An excerpt from www.HouseOfNames.com archives copyright © 2000 - 2016
The name Chichester reached England in the great wave of migration following the Norman Conquest of 1066. The Chichester family lived in the city of Chichester in Sussex.
Before the advent of the printing press and the first dictionaries, the English language was not standardized. Sound was what guided spelling in the Middle Ages, so one person's name was often recorded under several variations during a single lifetime. Spelling variations were common, even among the names of the most literate people. Known variations of the Chichester family name include Chichester, Chister, Chichestere, Chichister and others.
First found in Devon where they held a family seat as Lords of the Manor of Raleigh in that shire. Conjecturally, the family name is descended from the holder of the lands of Raleigh at the time of the taking of the Domesday Book survey, a census initiated by Duke William of Normandy in 1086 after his conquest of England at Hastings in 1066 A.D. One of the first records of the name was Hilary of Chichester (c.1110-1169), a medieval Bishop of Chichester. Richard of Chichester (1197-1253), also known as Richard de Wych, is an English saint (canonized 1262) and former Bishop of Chichester; his translated saint's day of 16 June has been celebrated as Sussex Day since 2007.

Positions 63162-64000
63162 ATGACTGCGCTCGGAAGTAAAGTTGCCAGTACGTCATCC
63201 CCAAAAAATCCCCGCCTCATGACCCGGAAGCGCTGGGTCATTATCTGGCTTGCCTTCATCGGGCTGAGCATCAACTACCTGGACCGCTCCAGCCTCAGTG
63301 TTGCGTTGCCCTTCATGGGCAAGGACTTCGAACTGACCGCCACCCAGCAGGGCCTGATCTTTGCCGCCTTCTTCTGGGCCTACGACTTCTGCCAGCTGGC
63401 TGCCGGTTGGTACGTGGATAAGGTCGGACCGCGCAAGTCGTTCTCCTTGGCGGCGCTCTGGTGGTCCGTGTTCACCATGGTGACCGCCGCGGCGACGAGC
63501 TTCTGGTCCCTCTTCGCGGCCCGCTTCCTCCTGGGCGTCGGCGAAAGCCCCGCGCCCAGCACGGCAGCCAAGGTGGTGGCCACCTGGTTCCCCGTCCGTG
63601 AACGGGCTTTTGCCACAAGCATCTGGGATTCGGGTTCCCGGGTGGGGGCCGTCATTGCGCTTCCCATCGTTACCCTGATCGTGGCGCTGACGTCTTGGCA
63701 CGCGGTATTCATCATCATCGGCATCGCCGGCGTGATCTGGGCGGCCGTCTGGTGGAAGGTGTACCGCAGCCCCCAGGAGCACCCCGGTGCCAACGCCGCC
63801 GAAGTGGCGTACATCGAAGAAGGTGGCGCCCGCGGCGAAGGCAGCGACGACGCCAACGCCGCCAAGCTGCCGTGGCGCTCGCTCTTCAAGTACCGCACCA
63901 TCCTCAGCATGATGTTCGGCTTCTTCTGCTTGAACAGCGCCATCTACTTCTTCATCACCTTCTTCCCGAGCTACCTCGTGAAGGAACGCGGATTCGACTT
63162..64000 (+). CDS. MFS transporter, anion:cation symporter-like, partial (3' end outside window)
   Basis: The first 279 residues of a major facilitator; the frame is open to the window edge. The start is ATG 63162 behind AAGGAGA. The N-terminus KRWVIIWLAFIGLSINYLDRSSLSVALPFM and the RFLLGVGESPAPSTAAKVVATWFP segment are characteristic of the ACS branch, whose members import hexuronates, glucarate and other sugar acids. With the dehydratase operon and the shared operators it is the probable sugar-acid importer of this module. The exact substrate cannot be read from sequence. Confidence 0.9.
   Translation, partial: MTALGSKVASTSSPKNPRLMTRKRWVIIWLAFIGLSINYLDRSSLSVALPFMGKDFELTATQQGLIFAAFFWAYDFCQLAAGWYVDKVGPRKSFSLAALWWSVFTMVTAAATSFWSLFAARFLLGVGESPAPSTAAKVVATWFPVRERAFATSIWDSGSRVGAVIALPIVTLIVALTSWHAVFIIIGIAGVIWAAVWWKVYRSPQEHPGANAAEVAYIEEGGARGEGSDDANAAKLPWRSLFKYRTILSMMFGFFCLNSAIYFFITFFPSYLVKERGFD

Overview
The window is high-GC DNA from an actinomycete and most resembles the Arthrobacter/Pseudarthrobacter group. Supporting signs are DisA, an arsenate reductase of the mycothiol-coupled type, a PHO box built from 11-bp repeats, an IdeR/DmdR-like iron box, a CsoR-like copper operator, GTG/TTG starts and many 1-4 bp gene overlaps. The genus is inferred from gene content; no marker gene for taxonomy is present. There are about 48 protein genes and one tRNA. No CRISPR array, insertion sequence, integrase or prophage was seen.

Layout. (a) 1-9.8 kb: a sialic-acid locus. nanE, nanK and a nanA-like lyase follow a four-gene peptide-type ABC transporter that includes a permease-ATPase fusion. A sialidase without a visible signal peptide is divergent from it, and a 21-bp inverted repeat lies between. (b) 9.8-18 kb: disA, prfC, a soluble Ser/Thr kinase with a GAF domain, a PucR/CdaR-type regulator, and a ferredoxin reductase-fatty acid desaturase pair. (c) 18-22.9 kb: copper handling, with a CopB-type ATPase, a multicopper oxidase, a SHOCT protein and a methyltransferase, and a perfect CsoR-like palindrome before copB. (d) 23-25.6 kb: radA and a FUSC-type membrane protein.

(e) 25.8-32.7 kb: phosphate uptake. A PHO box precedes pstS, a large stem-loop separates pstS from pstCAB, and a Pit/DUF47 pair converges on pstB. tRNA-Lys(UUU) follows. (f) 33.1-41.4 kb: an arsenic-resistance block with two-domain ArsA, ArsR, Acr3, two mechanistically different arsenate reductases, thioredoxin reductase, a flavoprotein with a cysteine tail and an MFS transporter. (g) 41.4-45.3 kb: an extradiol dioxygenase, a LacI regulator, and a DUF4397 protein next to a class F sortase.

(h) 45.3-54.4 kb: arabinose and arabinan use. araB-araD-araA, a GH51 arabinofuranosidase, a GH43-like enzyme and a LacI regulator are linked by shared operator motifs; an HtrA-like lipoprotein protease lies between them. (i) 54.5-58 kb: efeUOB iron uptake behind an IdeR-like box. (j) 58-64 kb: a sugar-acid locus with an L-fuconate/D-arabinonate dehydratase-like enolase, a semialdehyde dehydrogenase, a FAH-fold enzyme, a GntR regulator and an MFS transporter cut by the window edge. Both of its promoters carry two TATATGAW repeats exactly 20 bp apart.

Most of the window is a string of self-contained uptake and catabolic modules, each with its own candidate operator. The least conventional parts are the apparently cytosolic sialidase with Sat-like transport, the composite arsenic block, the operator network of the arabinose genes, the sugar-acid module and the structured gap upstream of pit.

This web page shows only a small excerpt of our Chichester research. Another 291 words (21 lines of text) covering the years 1369, 1519, 1569, 1550, 1547, 1563, 1625, 1605, 1616, 1598, 1669, 1624, 1623, 1667, 1661, 1667, 1568, 1648, 1624, 1613, 1606 and 1675 are included under the topic Early Chichester History in all our PDF Extended History products.
Another 187 words (13 lines of text) are included under the topic Early Chichester Notables in all our PDF Extended History products.
Some of the Chichester family moved to Ireland, but this topic is not covered in this excerpt. Another 239 words (17 lines of text) about their life in Ireland is included in all our PDF Extended History products.
To escape the political and religious chaos of this era, thousands of English families began to migrate to the New World in search of land and freedom from religious and political persecution. The passage was expensive and the ships were dark, crowded, and unsafe; however, those who made the voyage safely were encountered opportunities that were not available to them in their homeland. Many of the families that reached the New World at this time went on to make important contributions to the emerging nations of the United States and Canada. Research into various historical records has revealed some of first members of the Chichester family to immigrate North America:
Chichester Settlers in United States in the 17th Century
Chichester Settlers in United States in the 18th Century
Chichester Settlers in United States in the 19th Century
The motto was originally a war cry or slogan. Mottoes first began to be shown with arms in the 14th and 15th centuries, but were not in general use until the 17th century. Thus the oldest coats of arms generally do not include a motto. Mottoes seldom form part of the grant of arms: Under most heraldic authorities, a motto is an optional component of the coat of arms, and can be added to or changed at will; many families have chosen not to display a motto.
Motto: Firm en foi
Motto Translation: Firm in faith.
The Chichester Family Crest was acquired from the Houseofnames.com archives. The Chichester Family Crest was drawn according to heraldic standards based on published blazons. We generally include the oldest published family crest once associated with each surname.
This page was last modified on 15 January 2015 at 15:20.